I’m going to test out my theory. I’m goaling writing my next book in a month. It has a 50k rough draft goal. At 3k per day, that’s 16 writing days. And if I can get my writing speed up because I’m writing faster? I think it’s still 16 3 hour days because the days I wrote 5k I sat at the keyboard for an extra hour per day to make up the time from the days I couldn’t get to the writing.

So that’s the goal for the next project:

16 days writing. Want to see my plans? I’ll be detailing my calendar in my next writing post. Want to see how I do? Check in at the end of September and we’ll see how we’re doing. Thousands of people achieve this very goal in the month of November. The most I’ve ever written in 30 days is 30,000 words.

Life? Challenge accepted. Superhero, here I come!

***

Author Bio:

Jessica Aspen

Jessica Aspen has always wanted to be spirited away to a world inhabited by elves, were-wolves and sexy men who walk on the dark side of the knife. Luckily, she’s able to explore her fantasy side and delve into new worlds by writing paranormal romance. She loves indulging in dark chocolate, reading eclectic novels, and dreaming of ocean vacations, but instead spends most of her time, writing, walking the dog, and hiking in the Colorado Rockies. You can find out more information and read about Jessica’s paranormal romances at http://JessicaAspen.com

To sign up for Jessica Aspen’s newsletter and get your link to download your exclusive FREE book, please click HERE.

Rogue Enforcer by jessica aspen

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Lesson Two From the Writing Path:Your characters will try to wrestle for the controls

Moonday Mania

a blog about writers, writing and the roadblocks we all face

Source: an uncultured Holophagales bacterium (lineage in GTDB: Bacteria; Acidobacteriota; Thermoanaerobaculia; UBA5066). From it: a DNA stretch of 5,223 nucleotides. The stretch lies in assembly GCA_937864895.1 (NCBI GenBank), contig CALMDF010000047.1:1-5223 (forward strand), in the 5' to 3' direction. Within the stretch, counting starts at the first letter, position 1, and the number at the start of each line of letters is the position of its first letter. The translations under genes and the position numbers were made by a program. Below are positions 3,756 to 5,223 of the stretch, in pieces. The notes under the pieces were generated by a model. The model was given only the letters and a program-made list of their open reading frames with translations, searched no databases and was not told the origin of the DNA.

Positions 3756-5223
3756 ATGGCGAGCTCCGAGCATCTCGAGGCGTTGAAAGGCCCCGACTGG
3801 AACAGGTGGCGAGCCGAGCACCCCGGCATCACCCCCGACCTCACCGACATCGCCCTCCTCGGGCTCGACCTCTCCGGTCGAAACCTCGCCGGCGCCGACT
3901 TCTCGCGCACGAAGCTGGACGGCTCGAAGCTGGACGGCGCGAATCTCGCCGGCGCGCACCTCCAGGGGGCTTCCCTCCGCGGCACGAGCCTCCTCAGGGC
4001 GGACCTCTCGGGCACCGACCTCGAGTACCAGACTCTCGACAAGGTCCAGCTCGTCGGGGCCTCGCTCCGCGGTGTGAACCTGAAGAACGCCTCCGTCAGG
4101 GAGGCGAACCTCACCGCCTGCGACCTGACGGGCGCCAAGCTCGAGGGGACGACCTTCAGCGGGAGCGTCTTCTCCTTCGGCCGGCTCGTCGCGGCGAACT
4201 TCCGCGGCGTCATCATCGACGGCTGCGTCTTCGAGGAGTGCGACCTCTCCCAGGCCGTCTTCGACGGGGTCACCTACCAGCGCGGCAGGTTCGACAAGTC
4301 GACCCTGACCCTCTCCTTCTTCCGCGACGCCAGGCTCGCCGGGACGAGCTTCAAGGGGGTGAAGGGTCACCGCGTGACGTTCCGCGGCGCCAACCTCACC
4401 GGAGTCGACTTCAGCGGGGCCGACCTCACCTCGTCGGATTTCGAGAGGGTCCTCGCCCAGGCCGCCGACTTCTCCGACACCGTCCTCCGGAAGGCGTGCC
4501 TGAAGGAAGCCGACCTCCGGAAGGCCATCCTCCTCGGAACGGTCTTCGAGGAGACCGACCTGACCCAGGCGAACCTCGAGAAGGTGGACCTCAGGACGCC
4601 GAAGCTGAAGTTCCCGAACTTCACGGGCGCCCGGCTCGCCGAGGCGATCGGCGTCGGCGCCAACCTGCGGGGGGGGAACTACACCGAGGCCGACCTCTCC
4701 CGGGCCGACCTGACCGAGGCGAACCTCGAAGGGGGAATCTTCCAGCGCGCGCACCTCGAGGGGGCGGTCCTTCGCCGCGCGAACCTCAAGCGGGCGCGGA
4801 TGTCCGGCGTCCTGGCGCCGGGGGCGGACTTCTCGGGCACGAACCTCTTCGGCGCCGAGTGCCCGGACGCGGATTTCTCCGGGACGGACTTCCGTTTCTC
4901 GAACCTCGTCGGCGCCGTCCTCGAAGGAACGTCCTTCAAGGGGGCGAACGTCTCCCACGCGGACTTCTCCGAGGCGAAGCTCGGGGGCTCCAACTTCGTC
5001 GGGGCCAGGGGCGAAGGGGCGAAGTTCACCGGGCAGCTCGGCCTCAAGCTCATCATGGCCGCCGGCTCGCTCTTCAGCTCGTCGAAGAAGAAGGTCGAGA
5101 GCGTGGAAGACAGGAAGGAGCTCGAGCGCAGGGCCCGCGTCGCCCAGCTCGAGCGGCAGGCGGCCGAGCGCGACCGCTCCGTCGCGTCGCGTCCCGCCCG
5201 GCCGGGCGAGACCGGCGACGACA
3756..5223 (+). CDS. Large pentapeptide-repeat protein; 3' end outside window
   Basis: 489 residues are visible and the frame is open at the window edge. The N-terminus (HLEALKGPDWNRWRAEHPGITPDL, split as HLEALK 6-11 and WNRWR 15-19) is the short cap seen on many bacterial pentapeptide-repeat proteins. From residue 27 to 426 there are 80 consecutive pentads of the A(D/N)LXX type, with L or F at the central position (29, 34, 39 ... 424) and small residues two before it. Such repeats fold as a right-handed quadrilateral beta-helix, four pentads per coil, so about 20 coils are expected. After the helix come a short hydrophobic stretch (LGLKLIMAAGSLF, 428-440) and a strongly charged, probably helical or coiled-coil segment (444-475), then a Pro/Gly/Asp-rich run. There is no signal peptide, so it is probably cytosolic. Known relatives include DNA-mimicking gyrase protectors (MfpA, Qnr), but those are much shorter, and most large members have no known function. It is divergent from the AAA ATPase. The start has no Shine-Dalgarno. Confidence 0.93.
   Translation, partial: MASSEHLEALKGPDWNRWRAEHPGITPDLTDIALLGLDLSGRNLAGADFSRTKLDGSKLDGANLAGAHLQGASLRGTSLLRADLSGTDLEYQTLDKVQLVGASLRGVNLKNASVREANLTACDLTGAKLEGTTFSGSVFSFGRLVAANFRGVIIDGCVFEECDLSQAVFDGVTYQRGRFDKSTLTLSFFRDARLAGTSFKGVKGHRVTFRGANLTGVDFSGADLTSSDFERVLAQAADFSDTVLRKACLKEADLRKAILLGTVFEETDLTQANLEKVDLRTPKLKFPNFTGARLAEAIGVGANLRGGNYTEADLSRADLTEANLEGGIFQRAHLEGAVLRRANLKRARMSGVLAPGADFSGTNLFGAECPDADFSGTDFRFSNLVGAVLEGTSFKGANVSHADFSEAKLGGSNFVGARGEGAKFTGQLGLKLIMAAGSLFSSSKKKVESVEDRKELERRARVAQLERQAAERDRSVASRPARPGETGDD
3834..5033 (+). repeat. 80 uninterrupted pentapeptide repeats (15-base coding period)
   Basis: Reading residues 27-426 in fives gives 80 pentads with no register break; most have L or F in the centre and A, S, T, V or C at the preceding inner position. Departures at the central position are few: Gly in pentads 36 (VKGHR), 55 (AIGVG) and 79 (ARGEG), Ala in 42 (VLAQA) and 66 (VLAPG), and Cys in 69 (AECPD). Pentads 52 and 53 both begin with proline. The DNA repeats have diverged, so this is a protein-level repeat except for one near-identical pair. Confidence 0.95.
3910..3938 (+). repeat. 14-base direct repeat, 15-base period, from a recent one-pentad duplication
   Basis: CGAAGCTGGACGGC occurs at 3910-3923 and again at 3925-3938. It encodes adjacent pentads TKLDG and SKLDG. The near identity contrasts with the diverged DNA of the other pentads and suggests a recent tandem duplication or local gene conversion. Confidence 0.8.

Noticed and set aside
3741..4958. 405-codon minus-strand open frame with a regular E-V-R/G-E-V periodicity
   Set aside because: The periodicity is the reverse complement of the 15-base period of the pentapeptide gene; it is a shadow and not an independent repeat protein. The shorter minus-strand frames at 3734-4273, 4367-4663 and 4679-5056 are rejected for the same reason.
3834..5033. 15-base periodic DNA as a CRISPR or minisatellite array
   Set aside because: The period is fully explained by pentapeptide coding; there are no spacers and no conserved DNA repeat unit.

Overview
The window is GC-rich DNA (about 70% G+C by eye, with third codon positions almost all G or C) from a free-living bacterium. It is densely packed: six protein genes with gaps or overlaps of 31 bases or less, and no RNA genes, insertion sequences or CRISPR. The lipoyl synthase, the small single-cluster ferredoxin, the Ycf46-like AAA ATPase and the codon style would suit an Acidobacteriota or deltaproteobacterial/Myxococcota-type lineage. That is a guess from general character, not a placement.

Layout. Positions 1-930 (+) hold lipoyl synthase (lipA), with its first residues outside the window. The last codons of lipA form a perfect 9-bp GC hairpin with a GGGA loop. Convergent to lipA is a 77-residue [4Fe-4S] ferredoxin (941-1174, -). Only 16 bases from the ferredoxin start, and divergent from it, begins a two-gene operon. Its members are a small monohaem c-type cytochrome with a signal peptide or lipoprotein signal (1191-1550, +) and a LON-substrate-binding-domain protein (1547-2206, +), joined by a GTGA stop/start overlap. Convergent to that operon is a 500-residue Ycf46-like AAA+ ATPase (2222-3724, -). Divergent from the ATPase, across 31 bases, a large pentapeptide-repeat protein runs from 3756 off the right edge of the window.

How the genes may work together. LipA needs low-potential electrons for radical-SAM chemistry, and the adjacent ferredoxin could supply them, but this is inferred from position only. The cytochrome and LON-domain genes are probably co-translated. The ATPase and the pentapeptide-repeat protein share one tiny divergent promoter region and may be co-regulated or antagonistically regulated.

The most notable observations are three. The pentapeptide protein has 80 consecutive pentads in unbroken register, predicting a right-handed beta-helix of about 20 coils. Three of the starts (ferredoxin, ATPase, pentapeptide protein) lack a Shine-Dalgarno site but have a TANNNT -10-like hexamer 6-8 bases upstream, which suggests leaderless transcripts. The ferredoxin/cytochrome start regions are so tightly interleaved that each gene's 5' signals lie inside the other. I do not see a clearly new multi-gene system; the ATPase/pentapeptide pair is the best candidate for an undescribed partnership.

Last week I started this series of blogs about my romance writing lessons, well, roadblocks really, with a post on how life gets in the way of my goals. You can read that HERE. This week I’m addressing lesson two. And in the following weeks I’ll be hitting the other three top lessons I’ve learned by writing and publishing paranormal romance.

On writing, plotting, and how characters are lying in wait, ready to derail your best laid plots.

Lesson number two:

The plot can be thought out in advance, but the characters are bound to have issues with whatever you’ve decided. So be flexible, and roll with it.

You’ve heard of it. Writers who detail all their plots in advance, and then stick to every single plot point.

Well, I’m here to tell you that those writers are the minority. You see, writers are divided into different camps. There are the pantsers: those who don’t plot at all, but just sit down and write, never knowing where the plot is going. Then there are those stick in the mud, rigid plotters: they stick tight to their plan, even if the characters beg plead and threaten mutiny. But most of us are somewhere in the middle. We have an idea of the story. We know the begining, maybe the middle, and the end. We know the highlights.

Some of us fill in the story from there. Some of us, like me, write down as much as they can of the plot points from begining to end, trying to peg down the route like you would plan your summer road trip. But, as we all know, not all road trips are smooth driving.

Yeah, those characters are frustrating sometimes.

It’s taken me a long time to work out how to plot a story. I have a very effective method that gives me a beginning, middle, end—and lots of hot romance and exciting plot points in between. But rarely do I end up sticking with the whole thing. That’s because, even though I have my plot down, my characters are never quite pressed out. They tend to pop up with ideas and motivations that I had no idea about when I was outlining their stories. And so, I need to be flexible and change the story when they ask for it.

Demand it.

Absolutely refuse to cooperate until I rewrite.

Characters drive the story.